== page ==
Anthropology and Environment Society
Volunteered - Oral Presentation Session
This paper draws on ethnographic fieldwork undertaken between 2016 and 2019 in two sites of environmental conflict: a resettlement site for people displaced by Tehri Dam in Uttarakhand, India and the industrially polluted South Durban Basin in South Africa. By combining school-based research into the state-sanctioned conceptualisations of ‘sustainability’ and immersive fieldwork with local environmental movements aimed at understanding activist counter-narratives and re-imaginations of sustainable societies, the paper explores the interface of education, activism and intergenerational knowledge transfer. It asks, What are the ‘horizons of the possible’ (Ricoeur) young people see for themselves in these communities? How do they understand ‘the political’ (Arendt) and which forces shape this understanding?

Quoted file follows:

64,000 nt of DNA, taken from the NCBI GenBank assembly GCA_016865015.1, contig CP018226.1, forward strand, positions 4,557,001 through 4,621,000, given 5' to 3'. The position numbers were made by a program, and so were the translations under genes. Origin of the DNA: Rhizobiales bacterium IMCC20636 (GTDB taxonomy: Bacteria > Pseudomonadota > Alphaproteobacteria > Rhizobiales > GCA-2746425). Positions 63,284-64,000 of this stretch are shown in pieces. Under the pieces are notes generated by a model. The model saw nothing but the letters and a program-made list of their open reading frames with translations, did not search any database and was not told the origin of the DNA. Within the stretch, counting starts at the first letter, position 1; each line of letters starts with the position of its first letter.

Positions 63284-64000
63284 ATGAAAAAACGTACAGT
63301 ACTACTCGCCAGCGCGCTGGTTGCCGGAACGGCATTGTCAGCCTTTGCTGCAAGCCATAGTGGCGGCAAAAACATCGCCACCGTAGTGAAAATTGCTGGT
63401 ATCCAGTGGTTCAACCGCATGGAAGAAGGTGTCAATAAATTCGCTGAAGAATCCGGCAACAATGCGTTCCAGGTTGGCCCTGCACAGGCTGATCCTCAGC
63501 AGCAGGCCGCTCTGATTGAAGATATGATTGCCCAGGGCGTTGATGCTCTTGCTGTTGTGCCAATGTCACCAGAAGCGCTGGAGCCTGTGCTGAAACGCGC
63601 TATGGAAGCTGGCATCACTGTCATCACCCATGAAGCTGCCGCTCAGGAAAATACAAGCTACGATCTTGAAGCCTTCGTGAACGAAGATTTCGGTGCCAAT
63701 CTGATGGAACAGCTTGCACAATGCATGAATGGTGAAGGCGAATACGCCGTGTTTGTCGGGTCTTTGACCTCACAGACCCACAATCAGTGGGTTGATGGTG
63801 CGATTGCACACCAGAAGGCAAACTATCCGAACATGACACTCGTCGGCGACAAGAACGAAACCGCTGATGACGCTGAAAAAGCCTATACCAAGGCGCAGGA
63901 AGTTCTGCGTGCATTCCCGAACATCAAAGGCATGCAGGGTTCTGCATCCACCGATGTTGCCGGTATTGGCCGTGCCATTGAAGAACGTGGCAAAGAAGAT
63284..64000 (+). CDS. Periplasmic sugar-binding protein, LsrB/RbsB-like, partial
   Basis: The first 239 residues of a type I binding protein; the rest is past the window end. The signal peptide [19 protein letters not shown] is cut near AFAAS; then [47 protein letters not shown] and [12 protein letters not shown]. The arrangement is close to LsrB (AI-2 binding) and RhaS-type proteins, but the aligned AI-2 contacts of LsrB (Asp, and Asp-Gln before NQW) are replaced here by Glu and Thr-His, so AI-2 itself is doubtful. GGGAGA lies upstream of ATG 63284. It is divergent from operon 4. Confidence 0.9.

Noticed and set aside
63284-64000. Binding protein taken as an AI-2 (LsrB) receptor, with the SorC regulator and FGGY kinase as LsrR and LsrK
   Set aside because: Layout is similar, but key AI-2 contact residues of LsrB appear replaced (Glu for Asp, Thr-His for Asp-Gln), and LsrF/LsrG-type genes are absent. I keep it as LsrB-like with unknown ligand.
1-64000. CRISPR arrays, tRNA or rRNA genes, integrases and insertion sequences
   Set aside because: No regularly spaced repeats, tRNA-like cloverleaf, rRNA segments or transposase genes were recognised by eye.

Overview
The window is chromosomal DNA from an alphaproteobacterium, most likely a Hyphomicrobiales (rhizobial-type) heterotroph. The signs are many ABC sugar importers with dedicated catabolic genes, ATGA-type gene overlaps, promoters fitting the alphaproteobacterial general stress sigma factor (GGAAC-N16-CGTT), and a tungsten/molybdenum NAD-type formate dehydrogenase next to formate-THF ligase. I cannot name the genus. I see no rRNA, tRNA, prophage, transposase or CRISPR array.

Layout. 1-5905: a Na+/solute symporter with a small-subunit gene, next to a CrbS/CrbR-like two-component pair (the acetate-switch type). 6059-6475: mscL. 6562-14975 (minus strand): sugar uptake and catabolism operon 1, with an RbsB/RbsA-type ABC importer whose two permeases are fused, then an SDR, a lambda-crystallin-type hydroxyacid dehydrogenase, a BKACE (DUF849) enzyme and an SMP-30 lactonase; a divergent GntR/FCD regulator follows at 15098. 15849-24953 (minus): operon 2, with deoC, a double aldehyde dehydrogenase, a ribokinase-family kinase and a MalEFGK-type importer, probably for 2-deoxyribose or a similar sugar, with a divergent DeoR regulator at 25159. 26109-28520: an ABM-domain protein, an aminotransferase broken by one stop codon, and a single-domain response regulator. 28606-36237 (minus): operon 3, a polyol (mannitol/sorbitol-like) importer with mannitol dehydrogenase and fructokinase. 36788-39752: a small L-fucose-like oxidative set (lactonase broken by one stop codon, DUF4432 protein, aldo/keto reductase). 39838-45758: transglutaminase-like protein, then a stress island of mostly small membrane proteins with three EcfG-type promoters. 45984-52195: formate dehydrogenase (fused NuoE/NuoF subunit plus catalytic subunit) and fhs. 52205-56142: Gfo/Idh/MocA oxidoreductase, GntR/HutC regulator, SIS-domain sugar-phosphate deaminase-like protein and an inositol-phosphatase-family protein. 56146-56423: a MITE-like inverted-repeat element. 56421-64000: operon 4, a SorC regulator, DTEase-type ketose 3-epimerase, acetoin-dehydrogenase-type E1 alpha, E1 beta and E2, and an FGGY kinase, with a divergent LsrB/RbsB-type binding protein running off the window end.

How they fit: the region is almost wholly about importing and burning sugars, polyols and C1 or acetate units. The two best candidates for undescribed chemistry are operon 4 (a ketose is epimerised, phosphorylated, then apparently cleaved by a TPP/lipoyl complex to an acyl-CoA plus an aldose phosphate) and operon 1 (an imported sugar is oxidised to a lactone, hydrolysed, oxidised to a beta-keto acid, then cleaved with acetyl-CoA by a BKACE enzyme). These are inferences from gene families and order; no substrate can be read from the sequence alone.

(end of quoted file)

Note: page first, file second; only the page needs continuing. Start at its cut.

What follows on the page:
By applying an analytical approach rooted in phenomenology, hermeneutics and postcolonial theory, the paper seeks to make sense of the contradictions inherent in the concept of ‘sustainability’ and the ‘friction’ (Tsing) between global agendas of educational development and localised struggles for environmental justice. In order to illuminate young people’s understanding of their relationship to their natural environments, and accordant utopian/dystopian imagination of future worlds, the paper relies on visual data generated through participatory film-making workshops (loosely modelled on David MacDougall’s Children and Modernity films) undertaken in both sites. This visual data allows for an exploration of a ‘poetics of sustainability’ reflected in young people’s visions for the future—visions that seek to counter the ‘slow violence’ (Nixon) of environmental destruction.